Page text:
Activity: Scouting Ragia Falls
When: 11th February 2022
Service: Let’s Drift
Charges: Ksh 1,000
Extra : Ksh 600 (public transport to&fro), Ksh 332 park fees
Duration: 6 hours
“The weather today is great.” All hikers were in agreement.
“It is very hot.” I blattered.
“Yes, in fact it will be a sunny day. It will not rain. It has not been raining.” Jeremiah, our KFS guide assured us.
Hikers started layering off and returned their jackets to the vehicles. Yours truly decided to leave her rain jacket. (I was avoiding luggage but of all things, Eva, a rain coat!)
And that was our first greatest mistake. The first rule of hiking, more so in the Aberdare Ranges was thrown out of the window. The jungle had been waiting for us. We were not ready!
The 3 hours journey from Nairobi to the Chinese abandoned compound that foresaw the construction of Sasumua dam was an alright adventure. 3 hours because we had to detour for breakfast at a local joint that literally served us cold mandazis and tasteless coffee. Those mandazis were from the previous day but what do you expect from village joints on such an early morning? Of importance was satisfying our hungry bellies.
To our surprise we could not take pictures of Sasumua dam that intercepts water from upstream and satisfies the demands of the people’s living and production in the capital city Nairobi. Why? Protocols. Elephant hill and Mt.Kinangop though gave us picturesque backgrounds.
There were many shocks to this hike. For instance, not even the local and KFS guides could tell the meaning behind Ragia falls. I mean, I’ve been to many hikes where information flows freely but this had its major setbacks. However, there were local men doing piping work in the forest and one of them knew the forests history. Y’all should say a silent thank you to the old man.
“Hearing” was a common phenomenon in this forest in Kiambu County, Lari Sub-County. This is where the birth of our nation began; Mau Mau Uprising. Field Marshal Dedan Kimathi in 1952 led his group here in the war against British troops. It is here that women brought food for this army that hid in caves found at Waterfall 17. Our Mau Mau men, were keen to hear and listen to the footsteps of incoming people to differentiate the women from the British troops. Interestingly, Mau Mau road derives its background from here.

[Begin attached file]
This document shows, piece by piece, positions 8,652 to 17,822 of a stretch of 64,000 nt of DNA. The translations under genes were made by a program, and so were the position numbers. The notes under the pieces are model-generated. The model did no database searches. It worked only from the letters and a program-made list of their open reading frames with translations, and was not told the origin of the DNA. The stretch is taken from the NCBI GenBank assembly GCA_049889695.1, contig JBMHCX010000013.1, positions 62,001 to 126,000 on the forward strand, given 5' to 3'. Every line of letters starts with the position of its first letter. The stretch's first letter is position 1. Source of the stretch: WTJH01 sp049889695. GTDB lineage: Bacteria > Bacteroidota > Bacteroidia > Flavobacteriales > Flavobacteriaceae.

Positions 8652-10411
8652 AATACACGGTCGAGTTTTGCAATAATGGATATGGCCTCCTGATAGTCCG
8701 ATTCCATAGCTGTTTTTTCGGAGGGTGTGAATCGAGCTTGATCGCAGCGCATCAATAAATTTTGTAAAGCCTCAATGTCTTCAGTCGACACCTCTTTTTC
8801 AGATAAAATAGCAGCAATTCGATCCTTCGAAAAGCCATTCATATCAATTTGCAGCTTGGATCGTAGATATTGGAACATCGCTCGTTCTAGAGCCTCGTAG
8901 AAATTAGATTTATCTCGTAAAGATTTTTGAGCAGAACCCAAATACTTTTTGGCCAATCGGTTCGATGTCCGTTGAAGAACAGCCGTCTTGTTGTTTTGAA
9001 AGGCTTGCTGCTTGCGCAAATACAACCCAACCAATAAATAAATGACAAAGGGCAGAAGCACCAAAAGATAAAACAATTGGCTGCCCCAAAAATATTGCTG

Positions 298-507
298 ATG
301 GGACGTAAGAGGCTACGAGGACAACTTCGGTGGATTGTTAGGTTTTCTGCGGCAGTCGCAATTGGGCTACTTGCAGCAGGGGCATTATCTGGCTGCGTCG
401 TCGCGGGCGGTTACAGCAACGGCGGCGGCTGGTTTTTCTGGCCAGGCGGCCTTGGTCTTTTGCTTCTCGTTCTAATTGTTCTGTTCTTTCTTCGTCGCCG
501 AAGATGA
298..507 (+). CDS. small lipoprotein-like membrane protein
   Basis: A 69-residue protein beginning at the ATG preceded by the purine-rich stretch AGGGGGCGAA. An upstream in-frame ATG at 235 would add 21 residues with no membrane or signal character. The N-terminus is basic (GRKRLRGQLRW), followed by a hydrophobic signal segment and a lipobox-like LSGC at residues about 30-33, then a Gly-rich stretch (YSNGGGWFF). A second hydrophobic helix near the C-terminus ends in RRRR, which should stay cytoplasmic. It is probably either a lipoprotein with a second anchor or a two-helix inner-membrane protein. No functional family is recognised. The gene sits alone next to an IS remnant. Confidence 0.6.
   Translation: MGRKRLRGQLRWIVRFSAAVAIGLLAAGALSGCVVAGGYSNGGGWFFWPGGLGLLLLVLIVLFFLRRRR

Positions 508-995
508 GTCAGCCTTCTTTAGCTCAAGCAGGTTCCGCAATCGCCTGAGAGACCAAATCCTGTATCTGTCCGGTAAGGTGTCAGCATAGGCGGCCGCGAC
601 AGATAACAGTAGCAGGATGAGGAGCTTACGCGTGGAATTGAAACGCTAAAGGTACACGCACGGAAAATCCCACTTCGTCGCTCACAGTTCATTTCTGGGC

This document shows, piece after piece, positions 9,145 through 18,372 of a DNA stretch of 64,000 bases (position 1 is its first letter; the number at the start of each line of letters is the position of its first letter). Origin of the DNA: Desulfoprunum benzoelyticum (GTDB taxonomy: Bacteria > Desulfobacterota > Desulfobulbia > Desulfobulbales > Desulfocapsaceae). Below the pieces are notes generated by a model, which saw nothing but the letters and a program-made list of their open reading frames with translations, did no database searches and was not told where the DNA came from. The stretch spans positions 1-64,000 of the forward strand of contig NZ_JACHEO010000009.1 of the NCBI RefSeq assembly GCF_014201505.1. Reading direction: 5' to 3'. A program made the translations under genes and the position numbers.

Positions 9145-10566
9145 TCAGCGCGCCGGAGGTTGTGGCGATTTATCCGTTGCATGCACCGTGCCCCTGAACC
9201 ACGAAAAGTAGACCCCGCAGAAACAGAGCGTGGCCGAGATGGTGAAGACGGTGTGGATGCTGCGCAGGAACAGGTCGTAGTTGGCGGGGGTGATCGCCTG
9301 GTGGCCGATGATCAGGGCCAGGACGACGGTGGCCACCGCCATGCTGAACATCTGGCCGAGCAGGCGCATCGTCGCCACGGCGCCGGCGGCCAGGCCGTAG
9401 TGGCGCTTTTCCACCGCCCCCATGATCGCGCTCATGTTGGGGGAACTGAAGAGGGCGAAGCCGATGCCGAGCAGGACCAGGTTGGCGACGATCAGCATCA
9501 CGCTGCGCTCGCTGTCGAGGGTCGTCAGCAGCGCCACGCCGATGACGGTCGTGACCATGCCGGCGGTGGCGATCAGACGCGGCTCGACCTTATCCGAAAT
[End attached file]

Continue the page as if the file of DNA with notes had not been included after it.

According to our good local man, Ragia is a Kikuyu coined word “Raīgūa” meaning to hear.
Bamboo trees, wild fruits, wild berries, booming flowers and mushrooms beautified the route. All was easy till we started descending to the first waterfall. This gave me Kijabe(journey to the river) vibe but twice of that. STEEEEEPPPPPPP!!! At one moment we were having fun then hallelujah it started raining safari ants. Why were safari ants attacking our necks instead of feet? Where were they flying from? Was this a sign from the gods?
The lush forest sitting on 4,192ha gave way to Diara River; the 2 waterfalls merge to form this. The waterfalls sources of water are Sasumua dam and rainfall. The water colour blew my mind. Something between turquoise green and emerald green. Forgive my colour blindness. Slippery boulders tested our balancing as we had to cross them to gain access to the waterfall. Behold her majesty, gushing out in all her lure, 20 feet tall, summoned us. Swimmers quickly enjoyed her while the rest like me just devoured her with our eyes. Waterfall 18 is her name because of the washout 18 piping number. More so, her air valve number is 18.
Ascending back to access the other waterfall awaited us. Thunderstorms started notifying us. Panic mode filled the air. Even before we were out of this trail, the heavens opened-and I mean opened. The next journey to Waterfall 17 was a quiet one. We must have been cursing out our stupidity in our minds. To ease us up, Mother Nature decided to reduce her downpour to give us time to dry up. However, she left the second track, muddy and steeper than the first. This is where butts did the talking and shoes got a coat of new paint.
Mau Mau caves near the base of the fall welcomed us to the other side of rich history. Just like 18, 17 too got her name from the washout number. We had no time to dilly dally. The heavens weren’t promising us prosperity.
PS: Enroute the all-weather road to the starting point, be on the lookout for a green house. That’s the late Dedan Kimathi’s house.